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Anchor rand view: A Biden victory positive for the rand

05 November 2020

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by Nolan Wapenaar, Co-Chief Investment Officer

Figure 1: Rand vs US dollar

Source: Anchor

While it is still too early to call the US Presidential Election, the market is pricing in that the US will have a new president. Donald Trump is expected to be just the tenth president in US history that fails to win a second term. However, the race for the US Senate is much closer and it is highly plausible that a newly inaugurated President Joe Biden could face a Republican-controlled Senate filibustering the Biden administration’s ambitions in much the same way they did during Barack Obama’s presidency. Nevertheless, a Biden administration is expected to push for a stimulus package, which the markets are eagerly anticipating. Similarly, policy is expected to be more predictable and, for now, this should create a more supportive environment for emerging markets, and consequently also be supportive of the rand. We have been saying that, in the near term, a Biden victory will give us a rand/dollar exchange rate target of R15.75/$1. In the longer term, it also opens up possibilities for the rand to keep grinding stronger. In our view, R15.00 to the greenback has now become increasingly plausible.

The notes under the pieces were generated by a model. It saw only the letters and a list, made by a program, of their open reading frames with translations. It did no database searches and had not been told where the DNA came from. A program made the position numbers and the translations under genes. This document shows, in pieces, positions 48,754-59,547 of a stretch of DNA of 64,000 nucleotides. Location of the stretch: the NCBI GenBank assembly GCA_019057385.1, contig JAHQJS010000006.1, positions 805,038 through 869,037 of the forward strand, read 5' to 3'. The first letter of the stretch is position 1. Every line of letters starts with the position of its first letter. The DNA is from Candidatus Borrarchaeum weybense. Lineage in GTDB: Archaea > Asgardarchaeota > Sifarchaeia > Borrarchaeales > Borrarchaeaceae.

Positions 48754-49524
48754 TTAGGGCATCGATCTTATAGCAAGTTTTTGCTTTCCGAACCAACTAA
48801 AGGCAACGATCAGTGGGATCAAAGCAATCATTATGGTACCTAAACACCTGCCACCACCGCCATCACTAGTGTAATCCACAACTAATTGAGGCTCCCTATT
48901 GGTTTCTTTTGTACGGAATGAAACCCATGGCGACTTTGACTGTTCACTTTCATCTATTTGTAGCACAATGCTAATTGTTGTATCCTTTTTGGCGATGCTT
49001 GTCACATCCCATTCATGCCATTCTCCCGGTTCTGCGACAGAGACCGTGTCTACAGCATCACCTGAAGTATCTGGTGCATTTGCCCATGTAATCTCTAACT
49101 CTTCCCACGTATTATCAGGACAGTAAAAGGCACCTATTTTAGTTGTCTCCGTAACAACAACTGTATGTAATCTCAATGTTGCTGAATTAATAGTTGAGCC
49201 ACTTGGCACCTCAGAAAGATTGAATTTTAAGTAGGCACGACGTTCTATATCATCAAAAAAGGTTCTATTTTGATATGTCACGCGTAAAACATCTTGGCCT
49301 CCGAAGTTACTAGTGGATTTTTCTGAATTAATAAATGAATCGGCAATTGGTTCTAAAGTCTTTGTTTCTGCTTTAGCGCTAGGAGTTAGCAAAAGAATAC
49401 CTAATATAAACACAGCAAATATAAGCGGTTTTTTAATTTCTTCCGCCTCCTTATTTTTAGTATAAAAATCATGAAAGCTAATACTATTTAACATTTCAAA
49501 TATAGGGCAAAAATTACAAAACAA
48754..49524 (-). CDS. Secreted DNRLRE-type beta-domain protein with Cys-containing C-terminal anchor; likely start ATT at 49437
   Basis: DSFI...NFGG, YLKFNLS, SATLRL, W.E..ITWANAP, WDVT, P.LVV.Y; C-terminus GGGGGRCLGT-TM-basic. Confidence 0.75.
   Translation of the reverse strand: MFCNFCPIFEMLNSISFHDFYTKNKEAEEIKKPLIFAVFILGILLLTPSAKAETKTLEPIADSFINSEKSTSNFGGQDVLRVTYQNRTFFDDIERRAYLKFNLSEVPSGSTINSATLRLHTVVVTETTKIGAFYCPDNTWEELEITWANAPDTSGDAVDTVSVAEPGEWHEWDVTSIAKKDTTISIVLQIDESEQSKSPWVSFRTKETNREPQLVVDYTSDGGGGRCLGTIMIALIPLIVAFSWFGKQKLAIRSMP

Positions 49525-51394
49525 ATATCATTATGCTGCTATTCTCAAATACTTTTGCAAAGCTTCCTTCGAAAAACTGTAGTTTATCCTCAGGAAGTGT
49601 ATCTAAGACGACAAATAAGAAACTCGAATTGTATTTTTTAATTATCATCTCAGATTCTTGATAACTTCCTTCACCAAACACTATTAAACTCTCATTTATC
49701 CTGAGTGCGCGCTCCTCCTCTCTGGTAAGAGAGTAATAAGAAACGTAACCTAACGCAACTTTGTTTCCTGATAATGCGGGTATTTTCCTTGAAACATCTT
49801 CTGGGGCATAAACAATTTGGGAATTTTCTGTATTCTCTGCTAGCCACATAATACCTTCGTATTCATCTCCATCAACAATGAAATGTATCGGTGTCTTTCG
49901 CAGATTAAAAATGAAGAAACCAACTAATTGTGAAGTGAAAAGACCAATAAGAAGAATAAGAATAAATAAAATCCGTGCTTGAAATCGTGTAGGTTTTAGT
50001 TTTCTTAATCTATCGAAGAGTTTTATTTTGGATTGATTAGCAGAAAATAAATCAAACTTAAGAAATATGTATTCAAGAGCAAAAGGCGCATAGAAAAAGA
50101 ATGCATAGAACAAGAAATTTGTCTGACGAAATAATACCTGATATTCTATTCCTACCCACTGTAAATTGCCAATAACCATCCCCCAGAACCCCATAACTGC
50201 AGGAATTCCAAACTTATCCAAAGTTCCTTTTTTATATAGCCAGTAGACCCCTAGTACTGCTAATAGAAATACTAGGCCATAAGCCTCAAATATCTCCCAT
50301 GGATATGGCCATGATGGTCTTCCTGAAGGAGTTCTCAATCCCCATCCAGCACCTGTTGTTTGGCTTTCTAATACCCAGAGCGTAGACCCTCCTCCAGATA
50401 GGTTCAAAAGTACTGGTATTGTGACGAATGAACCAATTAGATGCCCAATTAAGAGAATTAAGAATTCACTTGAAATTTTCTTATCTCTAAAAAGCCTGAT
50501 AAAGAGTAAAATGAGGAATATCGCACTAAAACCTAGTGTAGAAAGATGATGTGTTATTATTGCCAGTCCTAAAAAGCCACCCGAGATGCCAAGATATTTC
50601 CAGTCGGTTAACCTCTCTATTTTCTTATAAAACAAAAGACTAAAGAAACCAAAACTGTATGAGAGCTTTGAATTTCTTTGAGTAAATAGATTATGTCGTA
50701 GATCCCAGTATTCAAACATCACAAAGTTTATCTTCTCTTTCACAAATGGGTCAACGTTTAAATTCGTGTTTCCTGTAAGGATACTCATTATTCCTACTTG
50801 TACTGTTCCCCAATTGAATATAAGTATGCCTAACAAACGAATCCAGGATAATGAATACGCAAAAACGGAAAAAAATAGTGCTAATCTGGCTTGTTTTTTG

On the domestic front, a number of factors are still negative, especially with the skepticism that has met last week’s Medium Term Budget Policy Statement (MTBPS). Taxpayers are understandably unhappy having to pay yet another bailout to beleaguered government-owned airline, SAA. Meanwhile, the government’s ability to cut its wage bill is questionable, although the brutal truth is that the government has no other options to manage its finances. Still, actions speak louder than words and we wait to see how the wage negotiations proceed in 2021. This will be a cloud over the rand, and we maintain our view that it will trade on the weaker side of fair, even in the more supportive Biden presidency environment.

We will largely maintain our currency hedges at current levels, though we might use any further rand strength to increase our exposure to US dollars in a phased approach.

Figure 2: Actual rand/$ vs rand PPP model

Source: Bloomberg, Anchor

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